In a panel on social media and mental health, one panelist advised taking planned breaks from the online world. Journaling is one great way to do this. Practice sitting down each day to free write; don’t proofread, put it away, and revisit what you wrote later. Writing can be a meditative practice.

6. Organize, no matter where you are.

Me Too Movement Founder and Activist Tarana Burke knows a thing or two about this one, as she shared in the keynote session. She organized walkouts in high school and protest rallies in college but found her calling in confronting sexual violence in her community, largely because no one else was doing the work. Don’t, she cautioned, allow media and other influences to turn allies against each other. “This is not a moment for us to fight amongst each other. This is a moment for us to lean into our commonality.”

One workshop discussed the importance of connections between students, faculty, and staff when it comes to making change on campus. Think about how you can bring together not only students but alumni, parents, professors, grassroots groups, and social media to find common ground and get out your message.

Another crucial tool of organization, of course, is exercising your civil liberties. Closing session speaker Madelyn Scales Harris, who grew up in a segregated town, is now making political change in her community as the vice mayor of Murfreesboro, Tennessee. “Vote! We get our power in our vote,” she urged attendees.

7. Know the differences between diversity and inclusion, and act on them.

You’ve probably had the experience of entering a space, whether it’s a campus or a workplace, where you didn’t feel you fit. As workshop presenters Paige Robnett and Sophia Brown put it, diversity is like being invited to dance. Inclusion is being asked to dance when you get there. Belonging, though, is when you dance like no one is watching.

What helps people feel they belong? Reaching out personally to get individuals to join groups or activities. Practicing common courtesy with everyone in your community — hold the door open for people. Telling your own story works on eliciting compassion, empathy, and real change. Administrations have a role, too: talking directly with students as soon as problems arise and starting programs on leadership and diversity that seek input and representation across the student body are good places to start.

8. Don’t quit on yourself.

Featured Speaker and Ambassador of the Republic of Kosovo Vlora Çitaku told attendees a story from when she was serving on Kosovo’s parliament reviewing a law. The language of the law referred only to the president and first lady, but she asked, “What about if and when we have a woman president?” Her fellow parliamentarians laughed. “Fine,” they said, “we’ll take the amendment, but don’t you think you’re a little too young to have such ambition?” Only a couple of years later, though, Çitaku had the last laugh when Kosovo elected the first woman president in southeastern Europe.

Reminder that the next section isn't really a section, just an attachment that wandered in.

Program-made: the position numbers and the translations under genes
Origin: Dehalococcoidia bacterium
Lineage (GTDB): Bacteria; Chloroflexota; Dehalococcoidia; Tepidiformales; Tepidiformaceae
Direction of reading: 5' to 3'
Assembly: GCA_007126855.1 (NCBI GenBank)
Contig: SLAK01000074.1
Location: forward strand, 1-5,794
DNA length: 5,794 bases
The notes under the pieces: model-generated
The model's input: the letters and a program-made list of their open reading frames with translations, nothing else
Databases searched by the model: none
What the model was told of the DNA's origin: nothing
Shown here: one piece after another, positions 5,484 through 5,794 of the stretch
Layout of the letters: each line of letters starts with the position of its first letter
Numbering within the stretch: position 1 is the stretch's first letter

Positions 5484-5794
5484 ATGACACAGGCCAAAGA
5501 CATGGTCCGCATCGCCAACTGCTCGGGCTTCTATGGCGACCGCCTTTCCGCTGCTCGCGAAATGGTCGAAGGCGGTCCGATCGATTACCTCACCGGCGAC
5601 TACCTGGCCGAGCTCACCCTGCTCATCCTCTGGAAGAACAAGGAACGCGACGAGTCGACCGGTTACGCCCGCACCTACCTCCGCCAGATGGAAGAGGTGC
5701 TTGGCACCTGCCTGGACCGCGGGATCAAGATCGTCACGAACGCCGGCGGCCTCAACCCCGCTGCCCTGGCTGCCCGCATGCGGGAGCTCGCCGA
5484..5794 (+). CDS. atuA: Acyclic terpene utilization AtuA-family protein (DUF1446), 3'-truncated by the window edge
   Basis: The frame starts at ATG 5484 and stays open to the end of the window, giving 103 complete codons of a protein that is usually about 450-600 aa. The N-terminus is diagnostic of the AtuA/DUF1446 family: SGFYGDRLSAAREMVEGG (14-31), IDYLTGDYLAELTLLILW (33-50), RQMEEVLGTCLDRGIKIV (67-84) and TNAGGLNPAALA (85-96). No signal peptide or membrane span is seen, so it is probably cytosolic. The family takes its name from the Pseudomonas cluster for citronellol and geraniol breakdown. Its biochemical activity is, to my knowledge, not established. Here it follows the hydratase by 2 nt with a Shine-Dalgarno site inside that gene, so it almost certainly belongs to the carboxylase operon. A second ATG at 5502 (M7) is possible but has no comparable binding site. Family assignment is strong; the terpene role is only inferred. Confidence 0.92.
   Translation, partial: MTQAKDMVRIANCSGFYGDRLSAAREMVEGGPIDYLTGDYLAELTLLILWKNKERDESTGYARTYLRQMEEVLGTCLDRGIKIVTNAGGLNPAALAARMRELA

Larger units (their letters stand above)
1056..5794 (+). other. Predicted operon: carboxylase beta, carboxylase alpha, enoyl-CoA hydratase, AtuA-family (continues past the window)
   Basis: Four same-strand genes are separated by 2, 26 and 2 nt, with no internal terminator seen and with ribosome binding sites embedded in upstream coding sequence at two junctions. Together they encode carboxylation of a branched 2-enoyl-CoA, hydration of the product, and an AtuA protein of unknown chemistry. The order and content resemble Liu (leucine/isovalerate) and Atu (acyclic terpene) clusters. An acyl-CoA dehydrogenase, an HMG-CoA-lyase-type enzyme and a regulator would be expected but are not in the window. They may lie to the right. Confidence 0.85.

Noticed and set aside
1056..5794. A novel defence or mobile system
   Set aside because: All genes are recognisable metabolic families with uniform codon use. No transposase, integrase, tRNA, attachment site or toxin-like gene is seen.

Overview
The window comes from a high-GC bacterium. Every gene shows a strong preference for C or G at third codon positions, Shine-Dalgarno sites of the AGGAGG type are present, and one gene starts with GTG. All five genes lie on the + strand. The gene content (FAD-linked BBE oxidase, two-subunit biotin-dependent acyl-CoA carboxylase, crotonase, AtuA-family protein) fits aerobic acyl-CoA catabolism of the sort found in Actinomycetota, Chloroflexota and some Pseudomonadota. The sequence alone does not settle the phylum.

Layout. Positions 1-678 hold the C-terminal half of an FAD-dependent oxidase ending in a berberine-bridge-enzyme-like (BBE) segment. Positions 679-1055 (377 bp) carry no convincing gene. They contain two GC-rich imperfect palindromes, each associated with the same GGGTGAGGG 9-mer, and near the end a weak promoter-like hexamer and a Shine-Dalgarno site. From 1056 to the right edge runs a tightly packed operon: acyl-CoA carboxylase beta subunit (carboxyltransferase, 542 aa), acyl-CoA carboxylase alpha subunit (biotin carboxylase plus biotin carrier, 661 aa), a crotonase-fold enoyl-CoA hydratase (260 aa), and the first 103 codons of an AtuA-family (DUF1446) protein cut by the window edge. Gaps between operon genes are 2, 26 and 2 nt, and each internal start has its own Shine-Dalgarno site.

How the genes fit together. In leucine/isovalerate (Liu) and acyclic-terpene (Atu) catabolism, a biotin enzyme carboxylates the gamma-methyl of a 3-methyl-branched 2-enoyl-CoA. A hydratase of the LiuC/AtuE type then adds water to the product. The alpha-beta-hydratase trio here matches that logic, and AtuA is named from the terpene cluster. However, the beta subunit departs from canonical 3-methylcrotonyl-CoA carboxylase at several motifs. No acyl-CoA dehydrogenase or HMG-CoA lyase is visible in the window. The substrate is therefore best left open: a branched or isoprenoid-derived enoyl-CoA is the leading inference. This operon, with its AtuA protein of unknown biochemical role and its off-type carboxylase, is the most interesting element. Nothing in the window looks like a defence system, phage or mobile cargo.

“Although politics might seem frustrating, although we might think that what we’re going through is difficult, I have seen worse, and I have seen women come out stronger out of it,” Çitaku said, touching on her experience as a refugee during the Kosovo War. “Never give up, build friendships, don’t be selfish, lean on one another, and just sail on,” she said.

9. Be a good ally.

Students at NCCWSL

When the #MeToo hashtag went viral in 2017 without any initial credit to Tarana Burke, she panicked that her work would be erased, as so many women of color have experienced. But thanks to a supportive group of allies around Burke and online, the truth of the movement’s origins was quickly corrected, and the actress who initially tweeted the hashtag reached out to Burke personally as soon as she realized the oversight. She asked what she could do to help, and she made sure that Burke was centered and credited in all coverage of Me Too. That, Burke said, is good allyship. “Be thinking about where you fit in this work, what is your role. Because everybody has a lane.”

This post was written by AAUW Communications Manager of Advancement, Fellowships, and Programs Kathryn Bibler.

By:    June 05, 2018